Being caught in an unhealthy triangulation often leads to severe consequences, cautions Christine. "It can lead to anxiety as an ongoing feud between two of your loved ones can make you feel helpless," she said. "It can also lead to strained relationships which impact the entire family. More commonly, it can lead to unhealthy coping mechanisms. When we invest all of our energy in trying to resolve a conflict between two of our loved ones, we have very little energy left for ourselves. As a means of trying to cope with the stress, you may find yourself engaging in avoidance strategies like making excuses not to see your loved ones, numbing your feelings by binge-watching Netflix or spending countless hours scrolling through Instagram. There is also the danger of abusing substances like cigarettes and comfort eating."

MEET THE EXPERTS: Dr Christine Kritzas; Dr Susan Koruthu
Dubai-based Deidre is in a different situation. "I am caught between my best friend and his wife. I am almost like the third wheel of their relationship," she chuckles. As colleagues, Deidre was a witness to her best friend's love affair, which later led to marriage. "Within a few years, it became clear that the whole marriage was a mistake," she says. "But by then, they had two children and the husband and wife were not interested in tearing the family apart. So they continue to stay in a loveless marriage for the sake of their kids."

Deidre admits that being in between the couple often leaves her frustrated and unhappy. "The husband and wife could be sitting right next to each other but he will call me and say 'Please tell my wife so-and-so' or the wife will call me and say 'Please tell him to do so-and-so'," she says. "Sometimes I want to tear my hair apart and say 'Tell them yourself'. But I love the children very much. I am their godmother and they are the main reason I put myself through this stress."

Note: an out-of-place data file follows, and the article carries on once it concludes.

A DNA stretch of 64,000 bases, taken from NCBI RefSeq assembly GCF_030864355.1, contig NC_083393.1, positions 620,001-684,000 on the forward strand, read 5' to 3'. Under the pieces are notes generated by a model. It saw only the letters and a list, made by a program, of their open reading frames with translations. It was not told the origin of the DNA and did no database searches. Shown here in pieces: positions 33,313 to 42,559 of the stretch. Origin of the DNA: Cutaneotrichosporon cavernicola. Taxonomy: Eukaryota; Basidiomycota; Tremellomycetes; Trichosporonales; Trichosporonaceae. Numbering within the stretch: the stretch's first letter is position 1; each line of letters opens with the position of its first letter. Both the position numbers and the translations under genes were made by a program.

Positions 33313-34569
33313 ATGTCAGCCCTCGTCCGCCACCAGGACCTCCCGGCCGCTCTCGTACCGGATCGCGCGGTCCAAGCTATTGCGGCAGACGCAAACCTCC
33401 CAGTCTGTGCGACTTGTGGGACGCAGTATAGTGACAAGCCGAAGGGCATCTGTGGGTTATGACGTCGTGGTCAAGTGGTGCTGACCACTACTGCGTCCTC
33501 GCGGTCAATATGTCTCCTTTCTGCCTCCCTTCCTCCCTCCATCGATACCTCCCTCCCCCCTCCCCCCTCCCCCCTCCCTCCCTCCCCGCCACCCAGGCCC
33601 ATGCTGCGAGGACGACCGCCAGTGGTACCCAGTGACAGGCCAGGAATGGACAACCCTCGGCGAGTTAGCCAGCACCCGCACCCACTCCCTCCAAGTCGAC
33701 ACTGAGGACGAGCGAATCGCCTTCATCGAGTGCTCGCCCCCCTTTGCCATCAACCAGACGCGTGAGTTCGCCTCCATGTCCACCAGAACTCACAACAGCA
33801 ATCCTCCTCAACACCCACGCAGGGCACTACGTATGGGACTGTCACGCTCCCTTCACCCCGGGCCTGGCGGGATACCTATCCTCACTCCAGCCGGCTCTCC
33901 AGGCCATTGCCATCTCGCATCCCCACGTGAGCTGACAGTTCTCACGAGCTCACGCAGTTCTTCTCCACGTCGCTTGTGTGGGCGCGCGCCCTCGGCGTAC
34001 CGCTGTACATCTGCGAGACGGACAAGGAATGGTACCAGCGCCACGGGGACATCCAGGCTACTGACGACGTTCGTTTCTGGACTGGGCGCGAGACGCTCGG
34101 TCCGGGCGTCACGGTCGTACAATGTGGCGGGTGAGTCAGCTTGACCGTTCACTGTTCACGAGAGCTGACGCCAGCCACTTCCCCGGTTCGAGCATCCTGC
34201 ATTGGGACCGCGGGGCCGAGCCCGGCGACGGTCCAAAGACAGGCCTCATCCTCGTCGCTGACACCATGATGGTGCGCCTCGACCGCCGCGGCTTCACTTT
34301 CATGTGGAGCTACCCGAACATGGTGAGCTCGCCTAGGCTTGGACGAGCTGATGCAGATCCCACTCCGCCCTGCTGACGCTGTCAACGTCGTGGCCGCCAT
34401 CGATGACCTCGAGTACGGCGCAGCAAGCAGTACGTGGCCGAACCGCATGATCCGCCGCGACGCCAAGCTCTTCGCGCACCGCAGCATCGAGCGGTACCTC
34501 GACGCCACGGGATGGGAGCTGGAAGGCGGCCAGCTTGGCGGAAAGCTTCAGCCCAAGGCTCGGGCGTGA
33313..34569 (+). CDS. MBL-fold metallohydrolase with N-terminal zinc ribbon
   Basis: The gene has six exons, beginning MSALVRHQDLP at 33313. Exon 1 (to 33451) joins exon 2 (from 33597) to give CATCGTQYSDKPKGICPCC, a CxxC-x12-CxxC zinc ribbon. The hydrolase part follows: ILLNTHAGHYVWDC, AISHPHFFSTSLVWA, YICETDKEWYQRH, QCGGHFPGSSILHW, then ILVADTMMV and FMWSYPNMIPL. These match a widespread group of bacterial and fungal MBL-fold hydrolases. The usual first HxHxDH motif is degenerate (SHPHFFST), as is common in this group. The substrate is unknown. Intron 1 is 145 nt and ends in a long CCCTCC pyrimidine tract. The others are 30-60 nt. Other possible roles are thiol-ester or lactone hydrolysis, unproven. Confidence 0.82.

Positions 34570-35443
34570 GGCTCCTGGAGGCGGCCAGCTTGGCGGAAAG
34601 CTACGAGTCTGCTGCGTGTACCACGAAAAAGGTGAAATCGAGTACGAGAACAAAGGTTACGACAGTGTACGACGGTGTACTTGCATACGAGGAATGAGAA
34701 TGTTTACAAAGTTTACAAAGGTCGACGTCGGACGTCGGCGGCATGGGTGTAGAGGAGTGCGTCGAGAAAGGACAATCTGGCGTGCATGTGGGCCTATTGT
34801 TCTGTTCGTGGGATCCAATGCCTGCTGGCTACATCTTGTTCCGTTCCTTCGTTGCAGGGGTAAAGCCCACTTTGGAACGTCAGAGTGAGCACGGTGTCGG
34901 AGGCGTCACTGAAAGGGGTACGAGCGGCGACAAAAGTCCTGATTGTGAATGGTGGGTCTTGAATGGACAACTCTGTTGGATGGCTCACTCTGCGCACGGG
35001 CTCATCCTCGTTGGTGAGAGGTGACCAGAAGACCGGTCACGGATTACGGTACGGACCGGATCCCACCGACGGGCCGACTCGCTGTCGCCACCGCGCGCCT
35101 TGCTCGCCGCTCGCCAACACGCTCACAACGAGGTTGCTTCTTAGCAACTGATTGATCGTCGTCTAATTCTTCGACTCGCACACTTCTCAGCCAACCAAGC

John is from Italy and he experiences triangulation in his work life. "I had a line manager who I really looked up to," he says. "He had been kind to me and helped me secure a promotion. So I was indebted to him. I also had this colleague who took me under her wing when I was new in Dubai. She would invite me to family dinners and picnics so that I wouldn't feel lonely. Both these people were very dear to me. However, they hated each other. My boss felt like said colleague always tried to undermine his authority whereas she felt like he was trying to boss her around. Both of them would spend hours trying to convince me the other person was evil. And hearing so many horrible things about a person you like very much is not nice."

John says that the situation got to a point where he started to get panic attacks just thinking about work. "I loved my job and the company I worked for," he said. "But this situation left me feeling trapped. I started to get palpitations and for a couple of weeks, I would run a fever every Saturday. It is only after I started attending therapy that I realised it was fear of facing my boss and colleague on Sunday that caused the fever. After a few sessions of counselling, I understood that this was not something I was in control of nor was it my responsibility to solve it."

The realisation that you cannot control the issues between two people is the most important part of being in a triangulation, according to Dr. Susan. "The people you are in a triangulation with are adults. You have a good relation with both of them but it is not your responsibility to solve the problems between them," she said.
It is clear that triangulation is a regular occurrence that affects a person at least once in their lifetime. However, it is important to not let the situation control your life or become a stress factor. As they say, beautiful things happen when you let go of negativity.